Give and Take: Eyebeam Art + Technology Center Reflects on Hurricane Sandy's Toll

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It's Wednesday morning, October 31st, the sky is a dull gray and Manhattan streets are eerily quiet. I am snapping photos and wading through standing water above my ankles on West 21st Street in Chelsea. A car is turned at an angle in the wrong direction in front of Eyebeam's big warehouse-like space and gas is bubbling up through the dirty water on the street. I can't open the door because electricity is out and FDNY tells me that we shouldn't break the locks, a spark might cause a fire. Apparently there's a gas leak along the whole block. So much for evaluating the damage inside Eyebeam, I can't even get in.

A lot has been written in the art press about the damage Chelsea galleries took from Sandy. But Eyebeam is not a gallery, we don’t have high-value pieces in storage, work gets made here not sold, and some of the the creative technologists we support may not even think of themselves as artists. So, in dealing with the aftermath, we were in a different situation than our neighbors. But we do (or did) have a lot of equipment to lose, belonging both to the organization and individual residents and fellows. Also in danger was our archive of 15 years of media arts history of work produced at Eyebeam.

As soon as we put the word out about the damage our archive suffered, there was an immediate and organic response from disparate groups. People pulled together, heroically, to rescue the archive. The process included groups like AV Preserve along with specialists from MoMA and Anthology Film Archives, among many other individual volunteers. It was inspiring to see such a dedicated crew coming into the building every day, carefully cleaning old magnetic media that had been inundated with salty, dirty water from the Hudson, organizing it carefully along tables and meticulously itemizing every piece for future digitization. Not only did we not lose the archive, we are soon going to store it all digitally, something that Eyebeam has planned to do for a long time but lacked the resources to realize.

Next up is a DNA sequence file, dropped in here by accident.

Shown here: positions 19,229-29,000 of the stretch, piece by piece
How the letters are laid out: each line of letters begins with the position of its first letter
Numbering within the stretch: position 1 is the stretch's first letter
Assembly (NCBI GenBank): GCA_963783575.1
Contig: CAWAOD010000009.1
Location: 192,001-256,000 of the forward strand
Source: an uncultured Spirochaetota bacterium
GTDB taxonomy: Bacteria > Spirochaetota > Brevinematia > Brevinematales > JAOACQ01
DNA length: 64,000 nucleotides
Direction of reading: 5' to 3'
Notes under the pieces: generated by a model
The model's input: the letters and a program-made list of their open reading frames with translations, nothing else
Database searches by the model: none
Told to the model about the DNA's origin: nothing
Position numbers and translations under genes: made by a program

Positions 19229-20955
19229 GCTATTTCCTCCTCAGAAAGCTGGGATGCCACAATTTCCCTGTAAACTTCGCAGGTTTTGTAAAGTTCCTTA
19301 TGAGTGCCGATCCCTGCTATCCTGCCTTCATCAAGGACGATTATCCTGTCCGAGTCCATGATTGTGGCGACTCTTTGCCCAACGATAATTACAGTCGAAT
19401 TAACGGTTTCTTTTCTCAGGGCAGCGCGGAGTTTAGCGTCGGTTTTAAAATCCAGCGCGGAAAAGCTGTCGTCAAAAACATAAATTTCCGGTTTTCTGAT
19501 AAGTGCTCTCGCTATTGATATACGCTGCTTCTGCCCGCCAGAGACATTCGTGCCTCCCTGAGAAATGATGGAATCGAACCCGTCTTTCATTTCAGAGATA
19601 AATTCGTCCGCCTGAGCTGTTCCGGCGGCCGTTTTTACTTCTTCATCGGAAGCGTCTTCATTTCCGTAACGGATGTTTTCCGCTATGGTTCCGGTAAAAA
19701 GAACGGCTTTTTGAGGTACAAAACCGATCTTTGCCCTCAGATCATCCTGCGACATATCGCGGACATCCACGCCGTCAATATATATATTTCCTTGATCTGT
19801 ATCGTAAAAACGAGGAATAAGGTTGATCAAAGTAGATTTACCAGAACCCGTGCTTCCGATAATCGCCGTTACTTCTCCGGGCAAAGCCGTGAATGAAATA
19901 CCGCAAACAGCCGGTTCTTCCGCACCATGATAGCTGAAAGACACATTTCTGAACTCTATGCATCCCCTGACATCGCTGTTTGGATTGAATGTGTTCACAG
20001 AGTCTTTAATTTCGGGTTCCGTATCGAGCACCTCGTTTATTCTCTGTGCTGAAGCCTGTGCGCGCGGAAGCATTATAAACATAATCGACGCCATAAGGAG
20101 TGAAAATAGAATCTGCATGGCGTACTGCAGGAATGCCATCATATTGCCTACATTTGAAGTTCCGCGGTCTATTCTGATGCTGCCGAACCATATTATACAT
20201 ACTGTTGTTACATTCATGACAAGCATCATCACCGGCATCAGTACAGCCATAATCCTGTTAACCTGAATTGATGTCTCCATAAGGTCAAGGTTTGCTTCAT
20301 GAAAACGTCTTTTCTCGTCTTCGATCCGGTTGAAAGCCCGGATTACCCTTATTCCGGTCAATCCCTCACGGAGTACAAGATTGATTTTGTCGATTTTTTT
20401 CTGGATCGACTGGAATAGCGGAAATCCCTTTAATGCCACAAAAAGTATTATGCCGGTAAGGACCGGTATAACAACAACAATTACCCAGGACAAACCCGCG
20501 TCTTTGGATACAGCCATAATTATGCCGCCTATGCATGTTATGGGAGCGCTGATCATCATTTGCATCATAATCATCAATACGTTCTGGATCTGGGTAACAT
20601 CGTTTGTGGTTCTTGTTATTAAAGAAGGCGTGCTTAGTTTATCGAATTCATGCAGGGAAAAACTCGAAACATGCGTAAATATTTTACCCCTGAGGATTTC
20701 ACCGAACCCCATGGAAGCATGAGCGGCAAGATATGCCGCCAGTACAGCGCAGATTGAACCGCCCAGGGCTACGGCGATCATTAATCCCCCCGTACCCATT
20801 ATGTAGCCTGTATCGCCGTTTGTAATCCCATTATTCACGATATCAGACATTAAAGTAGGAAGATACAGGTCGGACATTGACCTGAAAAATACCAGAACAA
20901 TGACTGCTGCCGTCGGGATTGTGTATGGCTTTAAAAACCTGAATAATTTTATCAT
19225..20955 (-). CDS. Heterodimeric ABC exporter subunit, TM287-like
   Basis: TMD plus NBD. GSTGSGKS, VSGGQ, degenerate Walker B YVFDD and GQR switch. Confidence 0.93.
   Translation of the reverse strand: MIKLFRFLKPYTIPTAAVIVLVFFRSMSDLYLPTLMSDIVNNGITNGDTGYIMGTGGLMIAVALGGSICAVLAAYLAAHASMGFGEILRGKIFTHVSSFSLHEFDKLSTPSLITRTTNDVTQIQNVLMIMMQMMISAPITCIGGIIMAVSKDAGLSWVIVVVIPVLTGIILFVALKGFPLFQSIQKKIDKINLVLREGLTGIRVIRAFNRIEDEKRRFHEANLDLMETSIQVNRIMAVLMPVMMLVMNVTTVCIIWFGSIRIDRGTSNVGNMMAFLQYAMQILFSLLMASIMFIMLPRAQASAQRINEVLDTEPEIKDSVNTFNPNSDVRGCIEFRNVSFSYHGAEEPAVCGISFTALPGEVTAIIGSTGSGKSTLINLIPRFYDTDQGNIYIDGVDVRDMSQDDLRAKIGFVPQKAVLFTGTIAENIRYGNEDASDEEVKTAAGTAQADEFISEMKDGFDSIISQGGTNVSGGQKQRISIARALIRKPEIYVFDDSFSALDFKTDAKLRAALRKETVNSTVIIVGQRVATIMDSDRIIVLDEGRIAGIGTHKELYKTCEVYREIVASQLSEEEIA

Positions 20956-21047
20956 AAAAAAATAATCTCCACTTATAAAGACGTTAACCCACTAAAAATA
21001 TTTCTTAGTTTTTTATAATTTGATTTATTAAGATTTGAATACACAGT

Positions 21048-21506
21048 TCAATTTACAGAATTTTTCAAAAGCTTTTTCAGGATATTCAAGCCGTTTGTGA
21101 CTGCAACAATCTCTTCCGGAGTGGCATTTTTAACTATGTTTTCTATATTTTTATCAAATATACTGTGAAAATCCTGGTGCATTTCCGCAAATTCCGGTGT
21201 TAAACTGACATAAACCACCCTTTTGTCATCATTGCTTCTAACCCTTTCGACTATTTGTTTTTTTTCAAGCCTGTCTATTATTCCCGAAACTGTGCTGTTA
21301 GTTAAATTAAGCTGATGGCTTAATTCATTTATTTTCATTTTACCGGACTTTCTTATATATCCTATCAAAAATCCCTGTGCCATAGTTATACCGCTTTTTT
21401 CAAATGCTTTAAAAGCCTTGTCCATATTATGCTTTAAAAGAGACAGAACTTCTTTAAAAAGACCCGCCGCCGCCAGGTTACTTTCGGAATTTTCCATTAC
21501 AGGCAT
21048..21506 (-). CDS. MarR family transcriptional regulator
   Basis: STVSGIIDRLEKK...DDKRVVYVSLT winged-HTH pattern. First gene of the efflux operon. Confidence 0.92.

And that is where the silver lining of this whole situation becomes apparent: by being an organization that focuses on always 'becoming', focusing on the future, this storm forced us to seriously consider our past and to constructively and critically examine our approach to archiving the work that is developed here. Technological art is a very future-focused endeavor, sometimes to the detriment of retaining its history. But as this organization matures, as the field matures, it becomes more and more apparent that creating the future also means tending to the past.

In our case that means thinking about systems that artists can utilize to ensure the process of creation is fully documented, from start to finish, in a way that is meaningful both to the artists and the field. We aim to build memory into the production process itself by always starting with the question of how the work will be documented and archived, not relegating it to an afterthought. Hurricane Sandy almost washed away a valuable part of Eyebeam’s history but in the process caused the organization to ensure the future will have a deeper connection to the past.

To learn more, join us at Eyebeam in New York for:
Eyebeam Resurfaces: The Future of the Digital Archive
Curated by Lindsay Howard and Jonathan Minard
January 8–12, 2013
Opening: Thursday January 10, 7:00pm–9:00pm ($25 admission, full amount is charitable donation)
Gallery hours: Tuesday–Saturday, 12:00pm–6:00pm